Where Discovery Begins

# Music and Math, Mathematical Concepts in Music, Scales Harmony and Ratios, Math and Music

Music and Math, Mathematical Concepts in Music, Scales Harmony and Ratios, Math and Music – The Connection Between Math and Music – https://youtu.be/HLjWuxBsKvw

Music is based upon scales.

Enjoy the mathematical development of the most often used, octave based, 12 tone interval scale. Two versions developed here are 1) the 12 tone equal tempered scale (what we see and hear on typical keyboards) and 2) the 12 tone Just scale. These two scales differ by the different frequency ratios of the 12 tones in the scale in going from the tonic (ratio 1) up to the octave (ratio 2).

Examine possibilities of alternate numbered interval scales (other than 12) and see why the most popular octave based scale is the 12 tone equal tempered scale (equal frequency ratios between notes in the scale). This scale lends to the proficiency of keyboards and guitars. Most Western orchestras tune to this scale.

Guitars, keyboards, and wind instruments produce complex harmonic notes. Contrary to simple tones, these notes contain the fundamental frequency of the note in addition to an associated set of upper harmonic tones (partials) that are integer multiples of the frequency of the fundamental of the note being sounded. Learn how these associated upper harmonics play a key role in distinguishing the characteristic sound of different instruments (wind and string) playing the same fundamental note.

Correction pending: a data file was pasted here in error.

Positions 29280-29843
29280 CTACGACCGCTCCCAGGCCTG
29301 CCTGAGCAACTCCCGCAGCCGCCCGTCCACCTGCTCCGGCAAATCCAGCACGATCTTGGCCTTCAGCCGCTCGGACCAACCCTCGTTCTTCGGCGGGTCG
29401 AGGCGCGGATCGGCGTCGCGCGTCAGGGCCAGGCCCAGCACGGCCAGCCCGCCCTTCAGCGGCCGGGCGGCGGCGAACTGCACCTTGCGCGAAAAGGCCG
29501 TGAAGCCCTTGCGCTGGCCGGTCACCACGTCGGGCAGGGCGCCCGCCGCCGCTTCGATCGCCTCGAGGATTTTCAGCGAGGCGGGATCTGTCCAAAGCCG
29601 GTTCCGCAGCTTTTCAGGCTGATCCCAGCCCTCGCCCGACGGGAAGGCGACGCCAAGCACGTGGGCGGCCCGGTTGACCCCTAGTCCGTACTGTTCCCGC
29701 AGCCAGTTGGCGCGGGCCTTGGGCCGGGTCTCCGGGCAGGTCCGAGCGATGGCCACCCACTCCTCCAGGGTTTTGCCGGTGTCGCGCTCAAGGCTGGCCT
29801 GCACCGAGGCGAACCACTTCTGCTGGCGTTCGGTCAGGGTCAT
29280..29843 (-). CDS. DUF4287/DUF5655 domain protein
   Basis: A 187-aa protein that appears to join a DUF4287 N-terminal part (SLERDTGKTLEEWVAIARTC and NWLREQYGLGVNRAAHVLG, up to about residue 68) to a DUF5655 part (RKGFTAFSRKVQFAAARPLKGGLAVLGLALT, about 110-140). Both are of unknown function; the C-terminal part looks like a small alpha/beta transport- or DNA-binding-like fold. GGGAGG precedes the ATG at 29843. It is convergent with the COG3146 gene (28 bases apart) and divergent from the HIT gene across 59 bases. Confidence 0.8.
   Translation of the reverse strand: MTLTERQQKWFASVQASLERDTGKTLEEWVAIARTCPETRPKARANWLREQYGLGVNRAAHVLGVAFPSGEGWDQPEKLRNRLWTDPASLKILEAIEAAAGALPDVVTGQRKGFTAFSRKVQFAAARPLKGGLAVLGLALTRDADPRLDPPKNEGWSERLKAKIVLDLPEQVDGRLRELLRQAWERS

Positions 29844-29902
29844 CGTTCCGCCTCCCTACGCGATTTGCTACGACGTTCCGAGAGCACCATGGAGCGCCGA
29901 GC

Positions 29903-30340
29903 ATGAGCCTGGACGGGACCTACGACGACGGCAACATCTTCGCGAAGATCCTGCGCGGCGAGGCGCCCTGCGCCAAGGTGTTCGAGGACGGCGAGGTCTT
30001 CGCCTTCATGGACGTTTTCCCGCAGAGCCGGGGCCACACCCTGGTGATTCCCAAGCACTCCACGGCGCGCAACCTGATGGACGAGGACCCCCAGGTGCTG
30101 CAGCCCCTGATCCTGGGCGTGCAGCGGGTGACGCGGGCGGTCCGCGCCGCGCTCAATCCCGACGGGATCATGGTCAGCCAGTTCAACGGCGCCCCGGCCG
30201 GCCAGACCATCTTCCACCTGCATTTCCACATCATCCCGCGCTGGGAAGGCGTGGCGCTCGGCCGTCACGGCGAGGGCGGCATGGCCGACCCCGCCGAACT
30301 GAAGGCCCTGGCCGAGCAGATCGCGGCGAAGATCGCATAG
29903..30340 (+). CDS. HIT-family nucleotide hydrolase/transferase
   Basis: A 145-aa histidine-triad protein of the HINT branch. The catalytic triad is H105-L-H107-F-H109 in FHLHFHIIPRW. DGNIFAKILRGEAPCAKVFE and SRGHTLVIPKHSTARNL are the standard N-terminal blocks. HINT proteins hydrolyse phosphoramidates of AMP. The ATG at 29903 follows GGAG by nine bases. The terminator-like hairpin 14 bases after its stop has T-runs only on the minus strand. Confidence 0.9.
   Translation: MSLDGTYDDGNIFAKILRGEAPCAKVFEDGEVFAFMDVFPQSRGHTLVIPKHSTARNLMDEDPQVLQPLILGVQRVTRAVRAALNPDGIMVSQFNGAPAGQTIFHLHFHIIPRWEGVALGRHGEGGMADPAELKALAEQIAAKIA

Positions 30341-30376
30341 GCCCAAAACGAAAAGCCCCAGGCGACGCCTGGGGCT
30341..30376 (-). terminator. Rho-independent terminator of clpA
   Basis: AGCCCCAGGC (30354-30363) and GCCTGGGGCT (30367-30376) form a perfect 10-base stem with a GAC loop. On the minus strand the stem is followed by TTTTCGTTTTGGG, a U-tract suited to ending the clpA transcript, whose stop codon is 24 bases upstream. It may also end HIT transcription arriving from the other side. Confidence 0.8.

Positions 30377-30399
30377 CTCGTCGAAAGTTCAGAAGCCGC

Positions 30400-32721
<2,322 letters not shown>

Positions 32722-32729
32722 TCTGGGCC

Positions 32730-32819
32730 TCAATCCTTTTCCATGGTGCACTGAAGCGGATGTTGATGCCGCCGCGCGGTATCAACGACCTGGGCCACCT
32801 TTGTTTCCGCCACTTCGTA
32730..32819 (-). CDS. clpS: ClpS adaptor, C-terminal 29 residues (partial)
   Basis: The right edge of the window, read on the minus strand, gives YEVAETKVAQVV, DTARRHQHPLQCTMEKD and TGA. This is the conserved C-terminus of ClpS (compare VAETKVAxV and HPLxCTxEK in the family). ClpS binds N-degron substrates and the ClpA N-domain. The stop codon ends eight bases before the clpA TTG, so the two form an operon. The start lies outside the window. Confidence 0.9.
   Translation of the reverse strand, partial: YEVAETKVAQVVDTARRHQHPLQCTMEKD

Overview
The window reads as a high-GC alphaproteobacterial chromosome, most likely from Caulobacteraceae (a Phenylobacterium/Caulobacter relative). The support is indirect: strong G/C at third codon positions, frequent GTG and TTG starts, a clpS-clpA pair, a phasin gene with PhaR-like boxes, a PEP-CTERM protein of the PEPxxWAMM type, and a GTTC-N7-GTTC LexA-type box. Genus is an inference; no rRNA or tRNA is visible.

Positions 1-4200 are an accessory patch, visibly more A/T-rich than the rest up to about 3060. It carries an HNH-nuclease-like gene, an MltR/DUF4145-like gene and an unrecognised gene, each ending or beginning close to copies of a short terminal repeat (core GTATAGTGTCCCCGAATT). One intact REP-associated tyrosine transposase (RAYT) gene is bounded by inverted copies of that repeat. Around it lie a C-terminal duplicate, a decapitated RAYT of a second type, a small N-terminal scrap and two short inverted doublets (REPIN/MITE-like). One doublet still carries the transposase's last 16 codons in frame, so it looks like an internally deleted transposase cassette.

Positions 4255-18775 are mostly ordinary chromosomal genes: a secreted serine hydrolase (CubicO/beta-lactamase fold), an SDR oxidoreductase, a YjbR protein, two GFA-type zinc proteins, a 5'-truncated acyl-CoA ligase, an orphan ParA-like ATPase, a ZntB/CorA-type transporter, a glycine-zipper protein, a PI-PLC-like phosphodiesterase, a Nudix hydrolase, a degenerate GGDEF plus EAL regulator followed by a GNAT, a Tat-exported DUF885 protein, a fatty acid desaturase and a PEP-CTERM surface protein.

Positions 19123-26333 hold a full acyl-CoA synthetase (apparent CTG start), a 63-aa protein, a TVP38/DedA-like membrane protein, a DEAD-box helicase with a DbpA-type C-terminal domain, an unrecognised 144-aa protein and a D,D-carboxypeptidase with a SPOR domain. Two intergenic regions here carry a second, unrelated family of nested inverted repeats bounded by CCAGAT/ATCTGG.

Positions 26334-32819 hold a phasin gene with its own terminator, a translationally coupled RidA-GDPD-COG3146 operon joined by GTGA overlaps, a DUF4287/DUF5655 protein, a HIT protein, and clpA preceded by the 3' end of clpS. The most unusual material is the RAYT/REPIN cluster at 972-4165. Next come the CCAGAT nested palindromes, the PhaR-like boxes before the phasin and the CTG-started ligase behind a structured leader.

Especially for guitar players, learn how the position of the pluck point on a string on a fret board has a dramatic influence on the characteristics of the upper harmonics that sound with the fundamental note being played.

When two or more notes are sounded simultaneously, see how the characteristic harmony (consonant or dissonant), is mathematically based upon the frequency ratios of the two notes (intervals) or the three notes (triads) that are sounded together. This concept is mathematically and graphically demonstrated.

See how the perfect fifth interval with interval ratio 3/2 (3 to 2) explains the coincidence of every third harmonic of the root note with every second harmonic of the fifth. This high level of coincidence explains why the perfect fifth interval (example C-G) has the most satisfying (consonant) harmony between any two notes within an octave based, 12 tone scale.

See how the minor second interval with interval ratio 15/16 (15 to 16) explains the coincidence of every sixteenth harmonic of the root note with every fifteenth harmonic of the minor second note. This very low level of coincidence explains why the minor second interval (example C-C#) is the most unsatisfying (dissonant) harmony between any two notes within an octave based, 12 tone scale.